After the election of Victor Orban in 2010, Hungary saw a sharp turn towards nationalism. For many people there was a distinct sense of fear as nationalists routinely marched through the streets, espousing anti-roma and anti-semitic rhetoric. This atmosphere echoed the notion that “wars do not start with bullets – they start with words.” Rather than retreat, there were those who started to reach out to talk to people with very different views from her own, asking them questions and striking up conversations. These conversations provided the foundation for what Maja Nenadović calls the Applied Debate program, an informal education workshop she developed, which aims to fight discrimination and depolarize communication.
A Method for Talking to “Racists”
These initial experiments began with a flexible approach, but broadly followed three basic aims. First, Applied Debate seeks to find a “lowest common denominator” between people engaged in a dialogue. Doing so allows them to see each other’s humanity. Second, the dialogue aims to confuse, to create some uncertainty in thinking, though not as a way to “win” or assert one’s own certainty. Instead, uncertainty acts as a productive point of engagement. Third, Applied Debate looks to understand, to see where people with such different views are coming from. Understanding does not mean accepting or compromising. Applied Debate views understanding as a way to both humanize and alleviate fear.
The program was first publically presented at the Qatar International Conference on Argumentation, Rhetoric, Debate and the Pedagogy of Empowerment. It was here that Nenadović outlined Applied Debate’s basic plan. From here, it grew into wider conversations and a more specifically structured program. It has so far been taught with NGO’s, student organizations, and at universities across over 20 countries.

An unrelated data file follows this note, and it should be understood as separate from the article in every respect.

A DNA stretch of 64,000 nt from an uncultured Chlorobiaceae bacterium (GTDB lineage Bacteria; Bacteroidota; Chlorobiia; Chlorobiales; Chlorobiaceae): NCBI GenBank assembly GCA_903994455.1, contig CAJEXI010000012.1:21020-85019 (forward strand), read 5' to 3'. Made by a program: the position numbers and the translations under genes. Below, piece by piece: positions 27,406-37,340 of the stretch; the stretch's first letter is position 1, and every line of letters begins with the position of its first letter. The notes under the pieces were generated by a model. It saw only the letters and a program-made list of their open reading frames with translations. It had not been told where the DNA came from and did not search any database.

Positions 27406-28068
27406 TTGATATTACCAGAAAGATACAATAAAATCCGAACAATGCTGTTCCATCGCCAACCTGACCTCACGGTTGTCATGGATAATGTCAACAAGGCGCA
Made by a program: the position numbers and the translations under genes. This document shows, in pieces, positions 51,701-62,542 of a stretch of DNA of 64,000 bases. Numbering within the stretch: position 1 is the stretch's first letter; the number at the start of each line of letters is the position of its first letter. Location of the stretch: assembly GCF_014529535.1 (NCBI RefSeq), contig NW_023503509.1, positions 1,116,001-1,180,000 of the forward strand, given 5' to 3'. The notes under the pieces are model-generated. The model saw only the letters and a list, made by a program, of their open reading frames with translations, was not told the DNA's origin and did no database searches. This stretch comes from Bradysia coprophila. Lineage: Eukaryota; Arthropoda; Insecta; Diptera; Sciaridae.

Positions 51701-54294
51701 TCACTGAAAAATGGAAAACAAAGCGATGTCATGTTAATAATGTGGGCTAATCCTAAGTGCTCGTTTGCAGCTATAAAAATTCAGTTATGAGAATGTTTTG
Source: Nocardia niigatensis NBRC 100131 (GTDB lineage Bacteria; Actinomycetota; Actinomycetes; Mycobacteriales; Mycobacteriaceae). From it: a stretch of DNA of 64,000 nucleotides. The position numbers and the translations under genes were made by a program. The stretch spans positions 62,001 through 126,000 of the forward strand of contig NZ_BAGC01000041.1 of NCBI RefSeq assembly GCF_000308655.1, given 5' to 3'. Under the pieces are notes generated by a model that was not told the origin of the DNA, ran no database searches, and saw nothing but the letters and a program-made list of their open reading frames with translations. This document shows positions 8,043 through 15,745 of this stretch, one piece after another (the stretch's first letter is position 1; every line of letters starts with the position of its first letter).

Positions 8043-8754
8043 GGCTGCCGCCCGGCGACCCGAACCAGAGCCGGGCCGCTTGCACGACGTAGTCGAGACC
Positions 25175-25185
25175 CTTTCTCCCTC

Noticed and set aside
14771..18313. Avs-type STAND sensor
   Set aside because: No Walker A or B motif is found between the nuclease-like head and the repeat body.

Inside the Workshops
Though Applied Debate differs from place to place, in general, participants engage in a 3-day seminar that explores rhetorical self-defense, demystifies hate speech, exercises sharing definitions (many misunderstandings come about from simply having different ideas of what things mean). Throughout, the activities and discussion address the polarization that permeates so much of life and work today, including education. Applied Debate’s informal setting opens a unique space to depolarize discussions and confront issues like hate speech, which is rarely addressed in schools. At the same time, these programs are not educational workshops on how to win arguments or gain “rhetorical supremacy.” If understanding is an ultimate aim, one cannot enter with a goal of winning. Yet, depolarizing is not the same thing as neutralizing. Building on that idea, instead of teaching a method for “beating the opposition,” Applied Debate develops strategies for listening. In a similar vein, the workshops offer activities that interrogate stereotypes. Where common approaches to teaching about stereotypes is to shame or deny one’s thinking, the Applied Debate program suggests that we can educate by identifying and engaging these ideas. While talking with participants from international education foundations in Hungary, for example, many wanted to examine their own biases but admitted that they were afraid of fueling the fires of polarization. They wanted to spend the seminar distancing themselves from hate speech and rhetoric. Yet, this tension is exactly the point. Applied Debate offers the opportunity to productively move out of one’s echo chamber.